How retailers are adapting to life after lockdown

The retail sector has faced mixed fortunes during the Coronavirus pandemic, with essential retailers able to stay open while many non-essential businesses were forced to close.

As lockdown conditions start to be lifted, it’s an opportunity for shops to open their doors again, albeit in a ‘COVID-secure’ way.

But what does that mean for retailers – including those who have been able to trade throughout lockdown?

Here are some of the main issues retailers have faced, and the lasting legacy COVID-19 is likely to have on the sector in the months and years to come.

Degrees of distancing

Social distancing is one of the biggest challenges across the entire sector. It places limits on many aspects of trading:

  • Queues at entrances and checkouts.
  • Maximum customers in a store at any one time.
  • Distance between customers and one-way systems.

Retailers have had to think fast, with makeshift social distancing markers just using brightly visible tape to designate two-metre boxes on the floor.

Over the coming months, the retail sector will need to continue to adapt to changing degrees of social distancing, such as the recently introduced ‘one metre plus’ rule, which allows customers to get closer together if mitigation measures like masks and physical barriers are used.

Online and on the road

Some retailers who were not able to open their physical stores during lockdown have continued trading as online-only businesses.

This has led to some novel collaborations – such as Argos, who have allowed customers to collect their orders from Sainsbury’s stores during lockdown, a partnership that looks set to continue for some time.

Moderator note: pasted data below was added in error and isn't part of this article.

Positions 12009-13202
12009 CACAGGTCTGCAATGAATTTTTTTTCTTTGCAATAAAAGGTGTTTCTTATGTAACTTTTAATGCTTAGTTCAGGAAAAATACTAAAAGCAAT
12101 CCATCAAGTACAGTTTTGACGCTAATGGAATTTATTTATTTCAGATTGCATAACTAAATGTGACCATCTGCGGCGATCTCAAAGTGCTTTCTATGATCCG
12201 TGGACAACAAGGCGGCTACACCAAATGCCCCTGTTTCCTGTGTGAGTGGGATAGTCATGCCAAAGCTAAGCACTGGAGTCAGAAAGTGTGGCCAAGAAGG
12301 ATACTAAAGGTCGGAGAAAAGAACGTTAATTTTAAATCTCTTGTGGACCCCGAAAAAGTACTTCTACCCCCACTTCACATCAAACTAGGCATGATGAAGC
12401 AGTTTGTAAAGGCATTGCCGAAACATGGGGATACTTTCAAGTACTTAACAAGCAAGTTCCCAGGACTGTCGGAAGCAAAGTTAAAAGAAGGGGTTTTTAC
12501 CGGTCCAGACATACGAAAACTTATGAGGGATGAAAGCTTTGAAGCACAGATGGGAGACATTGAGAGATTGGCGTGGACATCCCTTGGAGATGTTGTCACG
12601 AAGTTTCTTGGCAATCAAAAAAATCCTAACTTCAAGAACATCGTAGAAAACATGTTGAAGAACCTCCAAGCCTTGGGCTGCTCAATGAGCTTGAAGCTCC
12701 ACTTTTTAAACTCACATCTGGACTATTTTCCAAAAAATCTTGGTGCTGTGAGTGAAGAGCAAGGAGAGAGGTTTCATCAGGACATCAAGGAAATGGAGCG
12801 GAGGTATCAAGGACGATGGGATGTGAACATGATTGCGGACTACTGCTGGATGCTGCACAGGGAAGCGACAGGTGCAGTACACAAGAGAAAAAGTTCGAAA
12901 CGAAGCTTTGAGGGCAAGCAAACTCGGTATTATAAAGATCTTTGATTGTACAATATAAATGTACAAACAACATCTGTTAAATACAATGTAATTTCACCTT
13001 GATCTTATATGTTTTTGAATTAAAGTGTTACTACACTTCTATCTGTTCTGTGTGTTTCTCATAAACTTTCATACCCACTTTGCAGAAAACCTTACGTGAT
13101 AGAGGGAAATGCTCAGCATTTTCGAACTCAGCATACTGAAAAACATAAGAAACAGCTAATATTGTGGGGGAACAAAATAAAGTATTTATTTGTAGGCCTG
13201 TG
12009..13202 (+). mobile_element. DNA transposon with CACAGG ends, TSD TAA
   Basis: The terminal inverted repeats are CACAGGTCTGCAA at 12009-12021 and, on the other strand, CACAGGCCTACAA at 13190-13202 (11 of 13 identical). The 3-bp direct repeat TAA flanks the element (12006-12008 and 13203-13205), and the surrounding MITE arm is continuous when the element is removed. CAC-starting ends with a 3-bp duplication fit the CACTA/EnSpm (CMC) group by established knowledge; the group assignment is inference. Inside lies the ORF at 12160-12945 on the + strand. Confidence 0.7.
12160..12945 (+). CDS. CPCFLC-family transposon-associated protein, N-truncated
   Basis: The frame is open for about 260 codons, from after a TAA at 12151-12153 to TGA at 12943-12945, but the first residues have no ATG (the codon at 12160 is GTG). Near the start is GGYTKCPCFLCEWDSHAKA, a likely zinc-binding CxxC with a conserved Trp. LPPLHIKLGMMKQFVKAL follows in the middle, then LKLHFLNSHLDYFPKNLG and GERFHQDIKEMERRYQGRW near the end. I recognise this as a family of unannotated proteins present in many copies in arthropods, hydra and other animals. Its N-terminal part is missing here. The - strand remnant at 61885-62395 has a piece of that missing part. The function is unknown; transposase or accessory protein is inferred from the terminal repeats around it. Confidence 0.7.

Others have unlocked previously untapped revenue streams, either by allowing customers to order directly online, or by providing home delivery options that were previously not available.

Back in business

The easing of lockdown creates a two-tier retail sector, with some businesses already trading for weeks with social distancing measures in place, while others are playing catch-up as they open their doors again for the first time.

However, the ever-changing path of the pandemic means conditions are unlikely to stay static for very long, which could quickly level the playing field across the entire bricks-and-mortar and ecommerce retail sector.

For retailers, the coming months are a time of shifting challenges, but also one of opportunities, to cut costs, serve customers in new and COVID-secure ways, while catering for emerging demands like hand soap, face masks and other personal protective equipment.


Call us on 0151 2360707 or email if you would like to know more about our retail services and a member of our team will be happy to help with your enquiry.


HVAC maintenance tips during summer

HVAC maintenance goes through several phases throughout the year. In winter, more of the pressure is on the heating, whereas in summer this shifts to the ventilation and air conditioning.

As we move into the warmest part of the year, here are some summer HVAC maintenance tips to keep your system in good working order.

  1. Clean the filters

Clogged filters can prevent air from circulating properly through the system, so make sure your filters are cleaned and clear of any dust or debris.

Over the course of the year – especially during the winter months when weather conditions are unsettled – all sorts of residue can get into your HVAC system.

Cleaning your filters should be one of the top summer HVAC maintenance tips on your to-do list, to get everything ready for the sunny season.

  1. Clean the vents

Filters affect air flow into the HVAC system, but clean vents are equally important for the air coming out.